1. The right to life and the right to be free from torture or from inhuman or degrading treatment or punishment are fundamental standards guaranteed in International and European instruments. These standards were collectively adopted and are collectively enforced – they are not exclusively Western ideas.

All too often the national traditions argument is invoked by authoritarian regimes to justify their own positions.

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death penalty de facto for decades, the United Kingdom ratified Protocol No. 6 in 1999, later than numerous other Council of Europe States, among them Moldova, Georgia, Portugal and Iceland. Those countries that have abolished the death penalty have adapted their practices to international standards, and there is no reason preventing any country from applying these standards. All humans are equally worthy – no matter where they live.

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Abolition and society
The debate on abolition reflects the societies we live in. It cannot be reduced to simplistic sound bites. A gruesome murder should not be exploited by politicians for mouthing populist rhetoric about being tough on crime without actually contributing to an informed debate on the subject. The desire for vengeance is a natural human reaction. Revulsion at the crime, pity for victims, anger, indignation and powerlessness about the situation are all common feelings. However, politicians and opinion leaders should lead the debate in an informed and open-minded atmosphere. In looking at the question of abolition it is necessary to examine the criminal justice system in its entirety from police–community relations to the fairness of the judicial system to prison conditions and possibilities for rehabilitation. Each of these issues raises a multitude of questions. Abolition of the death penalty is ultimately about subscribing to a number of fundamental values, which underpin the societies we live in, such as freedom, democracy and human rights. The debate then comes down to what kind of a society do you, your family, your children want to help create and live in. Politicians and opinion leaders should lead the debate in an informed and open-minded atmosphere.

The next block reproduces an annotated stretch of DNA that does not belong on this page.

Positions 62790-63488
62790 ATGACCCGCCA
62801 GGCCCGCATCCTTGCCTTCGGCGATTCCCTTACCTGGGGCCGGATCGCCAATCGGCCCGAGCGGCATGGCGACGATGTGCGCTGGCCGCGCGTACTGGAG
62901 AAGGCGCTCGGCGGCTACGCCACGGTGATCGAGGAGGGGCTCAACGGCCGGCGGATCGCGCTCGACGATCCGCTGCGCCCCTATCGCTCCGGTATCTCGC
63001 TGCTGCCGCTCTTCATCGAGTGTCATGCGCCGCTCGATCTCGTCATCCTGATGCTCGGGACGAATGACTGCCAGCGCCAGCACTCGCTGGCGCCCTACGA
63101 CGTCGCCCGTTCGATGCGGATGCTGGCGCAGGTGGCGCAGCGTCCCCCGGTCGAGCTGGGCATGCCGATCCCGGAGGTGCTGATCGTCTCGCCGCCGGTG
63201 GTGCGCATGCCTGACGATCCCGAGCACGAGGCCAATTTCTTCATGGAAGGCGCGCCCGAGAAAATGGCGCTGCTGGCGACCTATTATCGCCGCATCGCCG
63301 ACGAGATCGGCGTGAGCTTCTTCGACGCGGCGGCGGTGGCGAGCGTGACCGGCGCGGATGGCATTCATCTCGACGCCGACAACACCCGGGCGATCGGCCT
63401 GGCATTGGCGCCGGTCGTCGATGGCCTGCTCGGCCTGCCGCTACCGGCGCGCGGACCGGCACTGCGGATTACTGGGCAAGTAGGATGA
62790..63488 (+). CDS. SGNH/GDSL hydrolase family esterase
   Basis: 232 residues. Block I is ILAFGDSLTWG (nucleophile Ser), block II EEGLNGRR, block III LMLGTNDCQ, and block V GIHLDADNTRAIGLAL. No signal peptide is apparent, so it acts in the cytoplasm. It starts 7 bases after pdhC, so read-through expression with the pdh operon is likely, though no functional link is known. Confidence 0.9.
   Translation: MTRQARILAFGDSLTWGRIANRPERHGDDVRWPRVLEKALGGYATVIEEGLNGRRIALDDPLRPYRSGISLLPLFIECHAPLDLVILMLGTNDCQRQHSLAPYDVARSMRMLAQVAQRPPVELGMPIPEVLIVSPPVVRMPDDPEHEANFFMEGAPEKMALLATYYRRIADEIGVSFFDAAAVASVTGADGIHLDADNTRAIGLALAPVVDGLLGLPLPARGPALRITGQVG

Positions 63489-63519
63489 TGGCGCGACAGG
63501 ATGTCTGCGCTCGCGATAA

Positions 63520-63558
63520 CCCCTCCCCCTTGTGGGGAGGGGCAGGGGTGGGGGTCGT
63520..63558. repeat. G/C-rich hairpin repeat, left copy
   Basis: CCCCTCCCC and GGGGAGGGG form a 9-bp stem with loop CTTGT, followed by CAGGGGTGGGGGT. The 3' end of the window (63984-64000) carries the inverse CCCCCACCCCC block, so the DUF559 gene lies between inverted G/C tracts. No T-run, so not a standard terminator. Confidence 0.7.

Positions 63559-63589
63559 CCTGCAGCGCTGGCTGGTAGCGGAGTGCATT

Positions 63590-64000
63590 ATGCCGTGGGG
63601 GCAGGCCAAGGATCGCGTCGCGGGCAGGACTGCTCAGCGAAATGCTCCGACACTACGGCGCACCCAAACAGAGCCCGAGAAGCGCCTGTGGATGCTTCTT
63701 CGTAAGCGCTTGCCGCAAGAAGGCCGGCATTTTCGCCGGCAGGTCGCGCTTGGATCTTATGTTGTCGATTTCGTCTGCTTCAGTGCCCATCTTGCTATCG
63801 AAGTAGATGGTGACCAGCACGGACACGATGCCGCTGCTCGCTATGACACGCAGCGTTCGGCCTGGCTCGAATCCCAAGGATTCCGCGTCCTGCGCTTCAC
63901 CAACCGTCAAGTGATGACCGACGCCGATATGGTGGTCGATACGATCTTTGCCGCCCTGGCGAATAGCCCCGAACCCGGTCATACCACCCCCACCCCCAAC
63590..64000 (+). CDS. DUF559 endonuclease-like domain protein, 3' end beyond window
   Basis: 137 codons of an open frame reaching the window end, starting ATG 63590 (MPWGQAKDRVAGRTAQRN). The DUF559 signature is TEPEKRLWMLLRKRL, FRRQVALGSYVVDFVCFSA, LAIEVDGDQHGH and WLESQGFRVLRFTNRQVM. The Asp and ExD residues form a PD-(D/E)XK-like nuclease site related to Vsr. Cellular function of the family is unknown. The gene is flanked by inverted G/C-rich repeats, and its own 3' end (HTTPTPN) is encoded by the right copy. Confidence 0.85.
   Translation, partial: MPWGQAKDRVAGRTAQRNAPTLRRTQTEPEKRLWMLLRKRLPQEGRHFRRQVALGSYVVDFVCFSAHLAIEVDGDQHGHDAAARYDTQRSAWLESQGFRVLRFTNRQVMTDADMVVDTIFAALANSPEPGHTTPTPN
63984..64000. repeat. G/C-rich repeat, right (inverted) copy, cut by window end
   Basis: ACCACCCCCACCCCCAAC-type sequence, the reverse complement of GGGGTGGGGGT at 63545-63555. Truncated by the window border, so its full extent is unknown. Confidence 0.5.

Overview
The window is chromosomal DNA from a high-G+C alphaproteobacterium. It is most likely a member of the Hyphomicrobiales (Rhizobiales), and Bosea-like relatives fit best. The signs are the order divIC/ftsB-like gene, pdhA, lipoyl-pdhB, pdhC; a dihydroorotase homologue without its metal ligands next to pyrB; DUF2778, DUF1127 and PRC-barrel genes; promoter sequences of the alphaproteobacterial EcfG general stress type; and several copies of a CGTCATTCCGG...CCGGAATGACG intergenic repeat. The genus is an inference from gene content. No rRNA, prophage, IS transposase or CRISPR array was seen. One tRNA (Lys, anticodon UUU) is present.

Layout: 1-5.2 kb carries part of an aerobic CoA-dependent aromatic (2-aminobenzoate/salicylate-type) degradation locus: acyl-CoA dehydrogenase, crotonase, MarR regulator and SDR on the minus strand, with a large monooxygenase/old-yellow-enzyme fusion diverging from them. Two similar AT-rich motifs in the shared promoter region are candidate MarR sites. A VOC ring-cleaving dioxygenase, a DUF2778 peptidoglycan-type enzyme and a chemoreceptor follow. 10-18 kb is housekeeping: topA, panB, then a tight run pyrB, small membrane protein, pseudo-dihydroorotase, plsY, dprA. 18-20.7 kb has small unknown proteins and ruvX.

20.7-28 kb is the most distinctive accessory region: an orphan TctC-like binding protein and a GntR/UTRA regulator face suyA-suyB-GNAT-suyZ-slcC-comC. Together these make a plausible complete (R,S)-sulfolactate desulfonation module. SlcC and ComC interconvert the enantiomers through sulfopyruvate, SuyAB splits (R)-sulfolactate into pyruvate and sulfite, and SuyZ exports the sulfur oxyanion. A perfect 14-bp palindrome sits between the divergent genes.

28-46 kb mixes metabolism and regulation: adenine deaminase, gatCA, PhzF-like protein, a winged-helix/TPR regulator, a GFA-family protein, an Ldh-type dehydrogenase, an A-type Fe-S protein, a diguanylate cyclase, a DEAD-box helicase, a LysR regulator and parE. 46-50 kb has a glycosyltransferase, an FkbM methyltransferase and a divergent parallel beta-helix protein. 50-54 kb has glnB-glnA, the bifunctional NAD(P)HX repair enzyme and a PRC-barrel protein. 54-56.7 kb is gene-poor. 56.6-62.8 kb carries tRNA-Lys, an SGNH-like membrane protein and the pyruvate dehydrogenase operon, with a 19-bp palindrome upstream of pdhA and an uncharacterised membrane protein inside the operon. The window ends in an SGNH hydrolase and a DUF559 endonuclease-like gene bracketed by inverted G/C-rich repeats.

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Afterword
René van der Linden, President of the Parliamentary Assembly
The Parliamentary Assembly has tirelessly led the campaign for a death penalty-free Europe, notably by making abolition a condition of accession for new member states. There is now de facto abolition of the death penalty in peace time throughout the Council of Europe. This is one of our greatest achievements, and I now look forward to Russia completing the picture by ratifying Protocol No. 6. Nevertheless, we remain alert to every threat. During 2006, as President of the Assembly, I led Europe’s rejection of attempts to open discussion on reintroduction of the death penalty. I am reassured to note that this initiative now seems to have collapsed. We have also encouraged progress elsewhere in the world. In particular, we continue to support opponents of the death penalty in Japan and the United States, the two retentionist Council of Europe observer states, whilst also promoting abolition in our neighbour states Belarus and Kazakhstan. I publicly condemned the killing of four people in Japan last Christmas Day, which regrettably ended a de facto moratorium of well over a year. In the United States, however, we welcome the more promising steps taken last year in, for example, Florida, California and New Jersey. Our 2004 Co-operation Agreement commits the parliament of Kazakhstan to introducing a moratorium, which has now been achieved, and pursuing eventual abolition. Most recently, I denounced the hangings of Saddam Hussein and his henchmen in Iraq, which, despite his being one of the world’s worst criminals, put the raw brutality and inhumanity of judicial murder at the top of the international media agenda. These killings vividly underlined the two most important arguments against the death pen-